The old-fashioned way of finding these patients works very slowly, as it takes physicians finding patients on a one-by-one basis, Bernstein notes. New methods make it possible to search through vast amounts of patient databases to look for cohort types that might be appropriate for a particular study, he explains. However, these types of searches sometimes result in confusion among researchers and clinical trial professionals because of interpretations of HIPAA and Common Rule requirements, Bernstein says.

"Initially it was thought that HIPAA implied clinicians had to have patient consent to cull through records looking for patients who might be candidates," Bernstein says.

Now with some HIPAA history available, including a series of clarifications about HIPAA, it appears that this type of clinical trial subject search is allowed, he says.

This is why pharmaceutical companies, clinical research organizations, and medical research institutions increasingly are focusing on ways to improve both clinical trial recruitment and retention.

Here are some suggestions for how clinical trial sites could improve subject recruitment:

  • Target potential patient populations with proven methodology.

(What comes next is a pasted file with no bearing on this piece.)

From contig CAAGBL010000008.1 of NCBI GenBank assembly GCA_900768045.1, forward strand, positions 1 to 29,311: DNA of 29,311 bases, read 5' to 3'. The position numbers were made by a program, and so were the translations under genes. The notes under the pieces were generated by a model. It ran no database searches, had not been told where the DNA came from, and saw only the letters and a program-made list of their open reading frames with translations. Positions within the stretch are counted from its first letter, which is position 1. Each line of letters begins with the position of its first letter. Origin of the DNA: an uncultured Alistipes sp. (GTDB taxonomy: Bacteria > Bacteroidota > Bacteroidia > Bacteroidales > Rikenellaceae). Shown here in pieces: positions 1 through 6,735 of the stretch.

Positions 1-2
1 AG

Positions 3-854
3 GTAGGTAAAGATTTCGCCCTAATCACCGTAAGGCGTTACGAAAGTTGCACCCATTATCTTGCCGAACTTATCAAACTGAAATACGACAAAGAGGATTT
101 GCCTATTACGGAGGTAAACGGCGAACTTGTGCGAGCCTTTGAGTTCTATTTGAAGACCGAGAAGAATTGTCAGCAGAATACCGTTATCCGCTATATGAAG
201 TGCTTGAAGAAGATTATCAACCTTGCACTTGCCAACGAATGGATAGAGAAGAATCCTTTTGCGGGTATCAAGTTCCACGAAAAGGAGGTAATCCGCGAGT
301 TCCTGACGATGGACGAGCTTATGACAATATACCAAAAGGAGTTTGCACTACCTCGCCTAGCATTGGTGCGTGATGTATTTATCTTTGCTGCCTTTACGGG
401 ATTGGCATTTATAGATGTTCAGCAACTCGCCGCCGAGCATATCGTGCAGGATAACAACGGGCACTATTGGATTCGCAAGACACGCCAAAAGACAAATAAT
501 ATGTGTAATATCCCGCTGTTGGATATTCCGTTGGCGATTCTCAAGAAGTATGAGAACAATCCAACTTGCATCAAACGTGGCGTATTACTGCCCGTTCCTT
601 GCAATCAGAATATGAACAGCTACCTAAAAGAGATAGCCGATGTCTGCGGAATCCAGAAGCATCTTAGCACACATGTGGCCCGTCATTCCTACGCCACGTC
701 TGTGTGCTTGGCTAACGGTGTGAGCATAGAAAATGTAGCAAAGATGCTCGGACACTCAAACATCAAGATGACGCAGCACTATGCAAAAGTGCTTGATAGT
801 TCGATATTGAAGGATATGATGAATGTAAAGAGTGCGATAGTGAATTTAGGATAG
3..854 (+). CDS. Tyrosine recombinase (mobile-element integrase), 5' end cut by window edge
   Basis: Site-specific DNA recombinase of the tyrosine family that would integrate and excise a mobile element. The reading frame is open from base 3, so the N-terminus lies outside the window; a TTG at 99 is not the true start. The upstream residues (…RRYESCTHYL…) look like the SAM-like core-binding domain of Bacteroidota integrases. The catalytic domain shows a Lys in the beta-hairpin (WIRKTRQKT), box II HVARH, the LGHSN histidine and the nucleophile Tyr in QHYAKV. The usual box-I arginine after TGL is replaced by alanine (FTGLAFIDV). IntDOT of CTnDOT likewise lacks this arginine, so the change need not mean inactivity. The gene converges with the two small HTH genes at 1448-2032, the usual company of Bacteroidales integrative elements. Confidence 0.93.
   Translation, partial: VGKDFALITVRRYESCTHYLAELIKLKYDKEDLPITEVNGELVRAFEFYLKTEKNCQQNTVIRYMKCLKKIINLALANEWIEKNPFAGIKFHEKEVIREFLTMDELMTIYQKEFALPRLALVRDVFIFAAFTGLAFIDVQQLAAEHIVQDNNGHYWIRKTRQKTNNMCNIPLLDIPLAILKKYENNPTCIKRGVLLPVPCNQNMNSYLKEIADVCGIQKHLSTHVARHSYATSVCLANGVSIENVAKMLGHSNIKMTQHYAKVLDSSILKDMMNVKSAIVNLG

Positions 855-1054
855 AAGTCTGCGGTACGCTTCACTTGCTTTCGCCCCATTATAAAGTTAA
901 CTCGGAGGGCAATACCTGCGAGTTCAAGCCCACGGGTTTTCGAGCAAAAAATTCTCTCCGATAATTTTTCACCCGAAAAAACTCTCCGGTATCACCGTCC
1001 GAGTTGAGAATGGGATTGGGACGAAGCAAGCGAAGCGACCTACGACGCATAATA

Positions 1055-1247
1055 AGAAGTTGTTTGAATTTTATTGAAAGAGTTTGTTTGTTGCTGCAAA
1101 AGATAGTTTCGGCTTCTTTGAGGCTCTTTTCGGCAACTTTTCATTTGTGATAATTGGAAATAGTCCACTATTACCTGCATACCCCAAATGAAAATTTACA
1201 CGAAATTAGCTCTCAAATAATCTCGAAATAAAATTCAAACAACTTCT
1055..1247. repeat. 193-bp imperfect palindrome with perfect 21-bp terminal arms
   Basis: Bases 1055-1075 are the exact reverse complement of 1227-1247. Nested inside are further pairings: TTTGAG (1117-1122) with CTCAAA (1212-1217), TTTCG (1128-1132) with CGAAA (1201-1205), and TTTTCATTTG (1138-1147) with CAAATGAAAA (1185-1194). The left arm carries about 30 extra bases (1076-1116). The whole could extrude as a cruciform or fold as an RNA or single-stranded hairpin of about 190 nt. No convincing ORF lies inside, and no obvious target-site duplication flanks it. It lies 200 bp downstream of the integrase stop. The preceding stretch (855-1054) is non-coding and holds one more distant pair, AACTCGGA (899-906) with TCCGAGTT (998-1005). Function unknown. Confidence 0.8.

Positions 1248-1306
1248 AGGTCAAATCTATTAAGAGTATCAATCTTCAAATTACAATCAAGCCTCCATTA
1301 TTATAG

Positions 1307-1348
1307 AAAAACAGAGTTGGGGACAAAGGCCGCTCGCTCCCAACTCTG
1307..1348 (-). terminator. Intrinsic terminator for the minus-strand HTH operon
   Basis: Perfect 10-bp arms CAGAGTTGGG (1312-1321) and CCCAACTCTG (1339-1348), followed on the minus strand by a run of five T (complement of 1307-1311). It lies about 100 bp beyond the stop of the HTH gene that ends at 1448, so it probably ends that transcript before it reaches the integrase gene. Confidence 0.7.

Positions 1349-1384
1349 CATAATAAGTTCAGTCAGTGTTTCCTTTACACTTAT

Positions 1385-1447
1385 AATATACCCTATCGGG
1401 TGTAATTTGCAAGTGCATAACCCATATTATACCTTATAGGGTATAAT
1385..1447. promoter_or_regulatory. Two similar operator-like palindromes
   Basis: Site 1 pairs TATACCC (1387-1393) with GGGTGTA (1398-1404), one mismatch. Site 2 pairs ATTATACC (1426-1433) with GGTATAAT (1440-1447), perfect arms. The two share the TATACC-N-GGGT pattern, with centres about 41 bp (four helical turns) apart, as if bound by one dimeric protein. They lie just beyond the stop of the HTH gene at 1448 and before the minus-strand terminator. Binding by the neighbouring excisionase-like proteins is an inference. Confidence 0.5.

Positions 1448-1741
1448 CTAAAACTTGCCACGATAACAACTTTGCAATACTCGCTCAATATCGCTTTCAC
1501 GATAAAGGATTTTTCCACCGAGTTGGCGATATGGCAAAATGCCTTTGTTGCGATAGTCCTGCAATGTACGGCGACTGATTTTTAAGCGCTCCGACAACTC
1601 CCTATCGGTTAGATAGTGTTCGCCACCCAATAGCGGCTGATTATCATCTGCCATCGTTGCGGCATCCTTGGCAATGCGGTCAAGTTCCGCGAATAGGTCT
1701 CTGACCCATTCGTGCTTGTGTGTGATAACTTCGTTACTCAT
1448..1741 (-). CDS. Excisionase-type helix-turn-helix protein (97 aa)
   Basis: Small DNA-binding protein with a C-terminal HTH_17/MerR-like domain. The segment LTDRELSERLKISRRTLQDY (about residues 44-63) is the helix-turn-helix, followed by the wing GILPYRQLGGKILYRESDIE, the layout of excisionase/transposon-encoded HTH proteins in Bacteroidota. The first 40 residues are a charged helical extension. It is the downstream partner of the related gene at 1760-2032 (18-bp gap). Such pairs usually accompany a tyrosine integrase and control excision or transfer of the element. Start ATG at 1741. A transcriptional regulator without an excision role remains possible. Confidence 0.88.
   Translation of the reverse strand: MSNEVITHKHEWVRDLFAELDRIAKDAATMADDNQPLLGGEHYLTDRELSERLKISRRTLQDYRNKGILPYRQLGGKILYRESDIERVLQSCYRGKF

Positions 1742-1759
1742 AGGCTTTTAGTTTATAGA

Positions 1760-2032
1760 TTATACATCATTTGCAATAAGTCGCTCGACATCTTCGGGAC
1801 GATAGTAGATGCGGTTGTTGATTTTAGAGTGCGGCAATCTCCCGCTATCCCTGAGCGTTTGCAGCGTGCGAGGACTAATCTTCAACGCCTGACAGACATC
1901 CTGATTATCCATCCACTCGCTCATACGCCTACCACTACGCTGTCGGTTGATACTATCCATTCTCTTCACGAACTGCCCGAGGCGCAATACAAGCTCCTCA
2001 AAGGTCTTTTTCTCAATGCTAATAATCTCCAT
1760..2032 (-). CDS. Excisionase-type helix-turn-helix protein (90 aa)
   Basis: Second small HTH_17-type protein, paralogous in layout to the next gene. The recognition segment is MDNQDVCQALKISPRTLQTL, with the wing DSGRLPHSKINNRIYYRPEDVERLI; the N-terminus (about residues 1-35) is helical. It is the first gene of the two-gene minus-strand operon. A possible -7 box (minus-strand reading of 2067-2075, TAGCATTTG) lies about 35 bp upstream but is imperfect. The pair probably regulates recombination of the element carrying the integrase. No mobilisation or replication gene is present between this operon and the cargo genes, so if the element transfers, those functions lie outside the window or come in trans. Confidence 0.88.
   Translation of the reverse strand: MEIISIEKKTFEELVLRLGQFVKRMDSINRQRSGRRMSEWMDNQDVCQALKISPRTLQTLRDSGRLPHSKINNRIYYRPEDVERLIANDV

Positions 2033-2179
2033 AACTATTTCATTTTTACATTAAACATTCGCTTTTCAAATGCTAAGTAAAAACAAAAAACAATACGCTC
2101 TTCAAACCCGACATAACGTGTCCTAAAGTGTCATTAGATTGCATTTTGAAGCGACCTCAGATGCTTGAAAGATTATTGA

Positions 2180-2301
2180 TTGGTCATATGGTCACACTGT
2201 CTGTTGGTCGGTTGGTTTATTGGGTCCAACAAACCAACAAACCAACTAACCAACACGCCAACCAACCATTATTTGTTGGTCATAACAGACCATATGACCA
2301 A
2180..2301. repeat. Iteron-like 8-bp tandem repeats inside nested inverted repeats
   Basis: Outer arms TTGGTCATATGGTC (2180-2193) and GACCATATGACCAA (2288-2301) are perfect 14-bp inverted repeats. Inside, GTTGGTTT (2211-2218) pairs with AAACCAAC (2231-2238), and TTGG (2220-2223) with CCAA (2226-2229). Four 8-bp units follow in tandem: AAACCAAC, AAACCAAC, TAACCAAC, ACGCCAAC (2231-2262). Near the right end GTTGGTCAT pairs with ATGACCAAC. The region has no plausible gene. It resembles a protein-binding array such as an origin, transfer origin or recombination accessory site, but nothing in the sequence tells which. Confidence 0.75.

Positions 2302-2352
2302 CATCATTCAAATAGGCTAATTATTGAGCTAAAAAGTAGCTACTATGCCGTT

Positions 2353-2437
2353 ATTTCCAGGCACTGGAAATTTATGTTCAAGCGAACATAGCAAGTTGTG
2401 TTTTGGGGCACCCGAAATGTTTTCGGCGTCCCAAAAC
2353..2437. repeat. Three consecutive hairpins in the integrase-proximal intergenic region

"Recruitment is very dependent on the therapeutic area of the protocol," Sturgis explains. "You have to factor in specifics with the protocol and start with the demographics of the eligible subjects."

A basic formula for finding subjects involves taking the information gleaned from basic research on the disease, the prevalence of the disease, and its incidence level and matching this information against the inclusion/exclusion criteria of the protocol, Sturgis explains.

Then site recruiters have a good idea of their target audience and will have to develop a strategy to best deliver messages to those people, he adds.

For instance, with Alzheimer’s disease, patients often aren’t able to recognize and understand a request for research participation, so the audience to whom recruitment messages are delivered should be their caregivers, Sturgis says.

"You have to reach the caregiver constellation, and that might be more than one person, including a member of the clergy, patient advocacy groups, and others," he says. "Use as many tools as you can to reach as wide of an audience as you can."